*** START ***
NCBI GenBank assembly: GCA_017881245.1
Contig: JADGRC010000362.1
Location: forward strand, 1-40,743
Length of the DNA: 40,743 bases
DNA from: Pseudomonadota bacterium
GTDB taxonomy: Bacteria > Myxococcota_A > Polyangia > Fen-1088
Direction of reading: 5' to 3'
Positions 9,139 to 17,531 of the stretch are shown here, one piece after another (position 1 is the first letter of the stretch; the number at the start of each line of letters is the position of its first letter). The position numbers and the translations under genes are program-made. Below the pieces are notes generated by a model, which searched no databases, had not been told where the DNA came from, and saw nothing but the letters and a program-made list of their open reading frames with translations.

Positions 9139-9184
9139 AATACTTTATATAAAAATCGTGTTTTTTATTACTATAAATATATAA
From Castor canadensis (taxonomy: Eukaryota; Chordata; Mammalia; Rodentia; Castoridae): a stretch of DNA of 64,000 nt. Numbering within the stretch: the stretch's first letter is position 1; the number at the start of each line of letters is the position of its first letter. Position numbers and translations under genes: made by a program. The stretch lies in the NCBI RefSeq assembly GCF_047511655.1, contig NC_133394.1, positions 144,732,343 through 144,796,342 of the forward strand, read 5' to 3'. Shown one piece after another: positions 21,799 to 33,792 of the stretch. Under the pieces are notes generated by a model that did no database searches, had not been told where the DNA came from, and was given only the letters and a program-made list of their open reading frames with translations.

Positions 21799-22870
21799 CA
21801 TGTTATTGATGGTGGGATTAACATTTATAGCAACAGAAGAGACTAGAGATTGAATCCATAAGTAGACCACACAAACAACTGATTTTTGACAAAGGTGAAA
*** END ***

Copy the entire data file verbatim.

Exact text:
NCBI GenBank assembly: GCA_017881245.1
Contig: JADGRC010000362.1
Location: forward strand, 1-40,743
Length of the DNA: 40,743 bases
DNA from: Pseudomonadota bacterium
GTDB taxonomy: Bacteria > Myxococcota_A > Polyangia > Fen-1088
Direction of reading: 5' to 3'
Positions 9,139 to 17,531 of the stretch are shown here, one piece after another (position 1 is the first letter of the stretch; the number at the start of each line of letters is the position of its first letter). The position numbers and the translations under genes are program-made. Below the pieces are notes generated by a model, which searched no databases, had not been told where the DNA came from, and saw nothing but the letters and a program-made list of their open reading frames with translations.

Positions 9139-9184
9139 AATACTTTATATAAAAATCGTGTTTTTTATTACTATAAATATATAA
From Castor canadensis (taxonomy: Eukaryota; Chordata; Mammalia; Rodentia; Castoridae): a stretch of DNA of 64,000 nt. Numbering within the stretch: the stretch's first letter is position 1; the number at the start of each line of letters is the position of its first letter. Position numbers and translations under genes: made by a program. The stretch lies in the NCBI RefSeq assembly GCF_047511655.1, contig NC_133394.1, positions 144,732,343 through 144,796,342 of the forward strand, read 5' to 3'. Shown one piece after another: positions 21,799 to 33,792 of the stretch. Under the pieces are notes generated by a model that did no database searches, had not been told where the DNA came from, and was given only the letters and a program-made list of their open reading frames with translations.

Positions 21799-22870
21799 CA
21801 TGTTATTGATGGTGGGATTAACATTTATAGCAACAGAAGAGACTAGAGATTGAATCCATAAGTAGACCACACAAACAACTGATTTTTGACAAAGGTGAAA